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Reality Check: The Meaning of Hate

Q. My toddler says that I'm a bad mommy when I discipline her. But worst of all, she says that she hates me. Should I say something back to her or just ignore it? Should I punish her?

A. A woman I know, Lisa, is the mother of five, ages 15, 12, 9, 2½, and 16 months. She's had lots of experience dealing with the "I hate you" remarks, which, by the way, virtually all parents hear at one time or another.

When Lisa gets it from the older kids, she just ignores it and figures it's an indication that something else is bothering them and they'll talk about it later -- after tempers have cooled. When she gets it from the younger kids, she tells them, "Words can hurt, and what you just said hurt me," so they know that what they say has the power to cause hurt feelings. And she pretty much leaves it at that. Toddlers are famous for testing limits and for saying and doing things just to get a reaction. In fact, they may not even know what "hate" means -- they just know it must be a powerful word because it gets a strong response, and who doesn't like wielding a little power every now and then?

My standard response to the allegation that I am hateful and bad is, "That's okay. You don't have to love me all the time." If I'm feeling Gandhi-ish, I'll throw in, "You know what? It's like a green card lottery, I love you anyway," which makes them mad, but underneath that, glad. And if I really want to blow their little minds I say, "Did you know you can only hate someone you love?" which they sort of get.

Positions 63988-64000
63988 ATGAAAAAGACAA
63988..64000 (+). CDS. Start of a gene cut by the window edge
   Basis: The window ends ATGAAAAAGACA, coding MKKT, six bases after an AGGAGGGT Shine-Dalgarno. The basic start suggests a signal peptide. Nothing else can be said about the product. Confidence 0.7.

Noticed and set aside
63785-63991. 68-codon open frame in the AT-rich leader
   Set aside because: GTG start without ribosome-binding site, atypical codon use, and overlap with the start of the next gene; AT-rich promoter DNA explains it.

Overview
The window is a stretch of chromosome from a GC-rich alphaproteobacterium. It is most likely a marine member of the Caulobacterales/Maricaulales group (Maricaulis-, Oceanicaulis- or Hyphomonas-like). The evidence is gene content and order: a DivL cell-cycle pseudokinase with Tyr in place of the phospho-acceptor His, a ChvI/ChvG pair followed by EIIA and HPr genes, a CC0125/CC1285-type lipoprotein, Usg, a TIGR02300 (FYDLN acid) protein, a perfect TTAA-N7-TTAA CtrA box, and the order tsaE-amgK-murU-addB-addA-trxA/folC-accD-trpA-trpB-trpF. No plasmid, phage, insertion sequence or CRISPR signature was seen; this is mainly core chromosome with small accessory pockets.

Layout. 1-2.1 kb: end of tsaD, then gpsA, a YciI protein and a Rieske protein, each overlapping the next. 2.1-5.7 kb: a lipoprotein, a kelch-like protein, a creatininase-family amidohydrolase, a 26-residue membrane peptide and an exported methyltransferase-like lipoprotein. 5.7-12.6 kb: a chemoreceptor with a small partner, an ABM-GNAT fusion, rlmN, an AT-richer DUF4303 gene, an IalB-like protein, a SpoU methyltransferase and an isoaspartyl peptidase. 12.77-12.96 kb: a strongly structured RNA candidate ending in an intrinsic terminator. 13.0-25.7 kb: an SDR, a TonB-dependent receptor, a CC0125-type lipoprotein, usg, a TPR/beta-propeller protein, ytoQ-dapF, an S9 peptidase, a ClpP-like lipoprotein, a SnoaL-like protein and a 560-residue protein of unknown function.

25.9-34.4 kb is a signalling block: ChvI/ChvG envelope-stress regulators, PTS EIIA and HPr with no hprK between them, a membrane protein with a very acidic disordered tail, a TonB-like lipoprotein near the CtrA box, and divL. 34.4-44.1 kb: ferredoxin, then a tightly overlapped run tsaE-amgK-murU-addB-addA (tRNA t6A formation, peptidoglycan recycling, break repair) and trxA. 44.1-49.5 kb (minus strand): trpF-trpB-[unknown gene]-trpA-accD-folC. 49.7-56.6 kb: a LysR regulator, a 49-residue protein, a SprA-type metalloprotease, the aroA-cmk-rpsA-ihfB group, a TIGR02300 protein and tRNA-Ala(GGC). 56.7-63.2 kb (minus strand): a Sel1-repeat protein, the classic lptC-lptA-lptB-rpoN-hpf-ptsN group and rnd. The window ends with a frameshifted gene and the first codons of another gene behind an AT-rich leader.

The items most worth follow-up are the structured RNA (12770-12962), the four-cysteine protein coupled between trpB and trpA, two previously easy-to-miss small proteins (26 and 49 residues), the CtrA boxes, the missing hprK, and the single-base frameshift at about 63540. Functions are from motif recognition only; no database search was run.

Obviously, it's important to teach children that words can hurt and that parents have feelings too. But I also want to teach my girls that it's all right for them to vent their anger once in a while; that it's not the end of the world to tell the person you love most that you hate him or her; that relationships are more resilient than that. So don't take to heart what your toddler says in a heated moment. And don't punish her for saying something you both know she doesn't mean.

Contributing editor Trisha Thompson is a former editor-in-chief of BabyTalk magazine.